Sprague Electric Company v. Tax Court of United States, 230 F. Supp. 779 (D. Mass. 1964)

US District Court for the District of Massachusetts - 230 F. Supp. 779 (D. Mass. 1964)
June 5, 1964

230 F. Supp. 779 (1964)

SPRAGUE ELECTRIC COMPANY, Plaintiff,
v.
The TAX COURT OF the UNITED STATES and
The Honorable John E. Mulroney, Defendants.

Civ. A. No. 63-140-C.

United States District Court D. Massachusetts.

June 5, 1964.

*780 Edmund Burke, Hale & Dorr, Boston, Mass., James M. Mulligan, Jr., Wilmington, Del., for plaintiff.

W. Arthur Garrity, Jr., U. S. Atty., Murray Falk, Asst. U. S. Atty., Thomas R. Manning, Tax Division, Washington, D. C., for defendants.

CAFFREY, District Judge.

This is a civil action in which plaintiff says that it seeks relief in the nature of mandamus to compel defendants, the Tax Court of the United States and the Honorable John E. Mulroney, a judge thereof, to perform duties plaintiff alleges are owed to it. Jurisdiction is based on 28 U.S.C. § 1361. The claim to relief arises from a decision of the Tax Court in Sprague Electric Co. v. Commissioner of Internal Revenue, and more particularly from an order entered therein by Judge Mulroney on November 27, 1962 determining certain deficiencies in plaintiff's income, declared value excess profits and excess profits taxes for the years 1941 to 1945. The order complained of was based on Judge Mulroney's opinion of September 19, 1961, reported at 36 T.C. 1043.

The complaint may be summarized as follows:

The plaintiff originally raised twenty contested issues in its petition to the Tax Court. Nineteen of these issues were settled by stipulation and the case went to trial on the twentieth issue, which involved certain claims under Section 721 of the Internal Revenue Code of 1939. Plaintiff claimed that six items produced by it gave rise to "abnormal income" within the provisions of Section 721, and alleges that the Tax Court erred in ruling against its claim as to one of these items, i. e., networks. The basis of its claim of error is that the Tax Court accepted the Commissioner's argument with respect to this item even though this argument was raised for the first time on brief after the close of evidence. Therefore, the plaintiff concludes that the Tax Court exceeded its own rules of procedure, made a ruling unsupported by the facts, and by refusing to allow the plaintiff to reopen the record deprived it of "a fair opportunity to present its case."

The second alleged error on which plaintiff bases its claim in this court is that after the record was closed in the Tax Court, that court approved the Commissioner's argument that income from electrolytics should be included in the calculation of abnormal income. In accepting this argument, plaintiff concludes, the Tax Court "committed a twofold abuse of discretion" in that (1) it violated procedure in determining an issue not properly raised by the pleadings, and (2) it misinterpreted Section 721 (a) (1). Plaintiff's final ground for this suit is that the Tax Court arbitrarily ignored the plain language of Section 721, the regulations promulgated by the Commissioner and the rule established by the Tax Court in other cases in holding that "administrative and general expenses" are a "direct cost or expense."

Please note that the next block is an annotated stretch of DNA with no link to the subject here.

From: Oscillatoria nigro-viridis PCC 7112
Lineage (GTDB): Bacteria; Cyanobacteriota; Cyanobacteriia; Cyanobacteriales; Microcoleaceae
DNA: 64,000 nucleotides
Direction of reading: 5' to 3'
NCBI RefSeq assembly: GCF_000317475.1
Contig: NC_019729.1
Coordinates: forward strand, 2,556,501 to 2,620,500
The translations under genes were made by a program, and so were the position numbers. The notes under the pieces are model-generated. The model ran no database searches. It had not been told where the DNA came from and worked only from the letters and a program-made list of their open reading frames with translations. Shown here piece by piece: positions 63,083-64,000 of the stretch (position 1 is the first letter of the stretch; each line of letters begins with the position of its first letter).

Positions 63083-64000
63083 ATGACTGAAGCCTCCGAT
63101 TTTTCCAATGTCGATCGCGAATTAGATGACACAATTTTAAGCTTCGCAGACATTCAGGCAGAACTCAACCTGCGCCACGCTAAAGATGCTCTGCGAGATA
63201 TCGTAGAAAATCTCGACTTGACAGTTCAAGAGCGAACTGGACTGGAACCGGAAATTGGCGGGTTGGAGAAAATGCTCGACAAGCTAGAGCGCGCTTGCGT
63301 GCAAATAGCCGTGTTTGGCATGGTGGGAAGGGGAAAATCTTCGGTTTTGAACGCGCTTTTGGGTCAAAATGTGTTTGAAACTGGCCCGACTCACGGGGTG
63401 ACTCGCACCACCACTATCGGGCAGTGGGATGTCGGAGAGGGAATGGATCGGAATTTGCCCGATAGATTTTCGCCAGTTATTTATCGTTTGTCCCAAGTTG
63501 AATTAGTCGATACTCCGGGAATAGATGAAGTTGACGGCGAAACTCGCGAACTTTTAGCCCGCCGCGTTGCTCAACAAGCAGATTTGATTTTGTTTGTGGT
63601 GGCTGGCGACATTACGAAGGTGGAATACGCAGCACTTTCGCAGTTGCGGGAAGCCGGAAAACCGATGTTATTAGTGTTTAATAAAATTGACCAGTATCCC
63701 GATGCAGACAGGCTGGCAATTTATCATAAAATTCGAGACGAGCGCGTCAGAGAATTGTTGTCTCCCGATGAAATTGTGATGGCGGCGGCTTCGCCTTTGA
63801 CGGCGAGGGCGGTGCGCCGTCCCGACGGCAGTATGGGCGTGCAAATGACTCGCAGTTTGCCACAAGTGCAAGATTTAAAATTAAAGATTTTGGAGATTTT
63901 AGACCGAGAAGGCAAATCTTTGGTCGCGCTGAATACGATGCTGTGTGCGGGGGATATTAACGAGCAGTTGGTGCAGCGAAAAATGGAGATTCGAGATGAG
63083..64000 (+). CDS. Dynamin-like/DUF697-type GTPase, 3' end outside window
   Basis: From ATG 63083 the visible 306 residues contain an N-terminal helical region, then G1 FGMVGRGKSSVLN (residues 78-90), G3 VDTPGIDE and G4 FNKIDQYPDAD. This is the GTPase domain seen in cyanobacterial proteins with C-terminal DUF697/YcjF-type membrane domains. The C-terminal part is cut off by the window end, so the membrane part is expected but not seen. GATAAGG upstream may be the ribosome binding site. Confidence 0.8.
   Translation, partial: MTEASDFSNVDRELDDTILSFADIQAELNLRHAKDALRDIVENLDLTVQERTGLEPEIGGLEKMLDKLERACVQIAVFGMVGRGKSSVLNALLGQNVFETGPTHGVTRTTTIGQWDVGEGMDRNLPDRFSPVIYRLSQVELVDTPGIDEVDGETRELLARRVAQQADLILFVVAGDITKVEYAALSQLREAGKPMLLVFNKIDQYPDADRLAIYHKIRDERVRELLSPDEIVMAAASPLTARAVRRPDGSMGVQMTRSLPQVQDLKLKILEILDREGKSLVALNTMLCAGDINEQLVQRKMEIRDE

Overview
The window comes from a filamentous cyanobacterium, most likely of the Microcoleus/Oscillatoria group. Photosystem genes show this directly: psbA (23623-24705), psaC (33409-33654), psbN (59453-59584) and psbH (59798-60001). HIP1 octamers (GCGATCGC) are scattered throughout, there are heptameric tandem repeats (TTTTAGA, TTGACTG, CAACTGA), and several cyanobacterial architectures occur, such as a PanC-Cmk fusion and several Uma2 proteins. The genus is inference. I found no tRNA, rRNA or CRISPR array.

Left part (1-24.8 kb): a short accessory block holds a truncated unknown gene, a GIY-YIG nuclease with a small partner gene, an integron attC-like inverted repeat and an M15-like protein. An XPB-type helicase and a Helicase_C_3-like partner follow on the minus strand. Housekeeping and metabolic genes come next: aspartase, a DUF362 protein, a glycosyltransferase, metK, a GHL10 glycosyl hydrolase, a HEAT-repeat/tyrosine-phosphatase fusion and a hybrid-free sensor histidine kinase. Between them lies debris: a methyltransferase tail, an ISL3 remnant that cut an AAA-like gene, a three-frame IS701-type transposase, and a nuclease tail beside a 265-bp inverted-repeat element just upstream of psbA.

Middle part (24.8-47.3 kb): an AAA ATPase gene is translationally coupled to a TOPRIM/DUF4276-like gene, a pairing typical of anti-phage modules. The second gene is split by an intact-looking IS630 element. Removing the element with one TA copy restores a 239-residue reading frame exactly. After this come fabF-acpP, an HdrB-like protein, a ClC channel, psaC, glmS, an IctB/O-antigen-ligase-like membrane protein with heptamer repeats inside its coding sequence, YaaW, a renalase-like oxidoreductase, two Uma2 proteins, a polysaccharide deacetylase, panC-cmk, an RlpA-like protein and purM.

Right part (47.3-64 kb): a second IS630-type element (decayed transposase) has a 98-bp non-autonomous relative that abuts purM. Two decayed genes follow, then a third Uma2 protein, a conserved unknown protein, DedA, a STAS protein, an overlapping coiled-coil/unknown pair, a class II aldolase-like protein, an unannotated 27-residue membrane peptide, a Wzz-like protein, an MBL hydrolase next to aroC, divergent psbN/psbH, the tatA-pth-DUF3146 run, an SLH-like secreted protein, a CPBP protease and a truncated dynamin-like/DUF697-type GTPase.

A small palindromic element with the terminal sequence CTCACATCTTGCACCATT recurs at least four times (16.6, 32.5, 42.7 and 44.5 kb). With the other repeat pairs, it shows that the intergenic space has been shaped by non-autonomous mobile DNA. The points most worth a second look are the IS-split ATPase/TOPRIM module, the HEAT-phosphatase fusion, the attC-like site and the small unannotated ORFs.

On the basis of the foregoing plaintiff seeks an order vacating, nullifying and setting aside the Tax Court order entered on November 27, 1962 and directing the Tax Court to enter a new order to the effect that plaintiff's income, declared value excess profits and excess profits taxes for 1941 to 1945 be computed (a) by including plaintiff's income from networks as an item of abnormal income attributable to prior years; (b) by eliminating electrolytics from the calof *781 plaintiff's abnormal income and net abnormal income; and (c) by excluding plaintiff's "administrative and general expenses" from the amounts subtracted from abnormal income.

The defendants filed a motion to dismiss this action on the grounds that (1) this Court lacks jurisdiction over the subject matter; (2) the complaint fails to state a claim upon which relief can be granted; and (3) the Tax Court of the United States cannot be sued absent specific statutory authority. The motion was briefed and argued orally.

The defendants' first ground is well taken. While plaintiffs have denominated this case as a civil action seeking relief in the nature of mandamus, the true nature of the relief sought cannot be concealed or altered by the use of the label "mandamus." The clear and only purpose of this suit is to obtain from this court first a judicial review and then a reversal of the decision of the Tax Court in Sprague Electric Co. v. Commissioner. This court does not have jurisdiction so to do. 26 U.S.C. 1958 ed. § 7482 places exclusive jurisdiction to review, vacate, nullify and set aside a decision of the Tax Court in the United States Courts of Appeals. The section provides: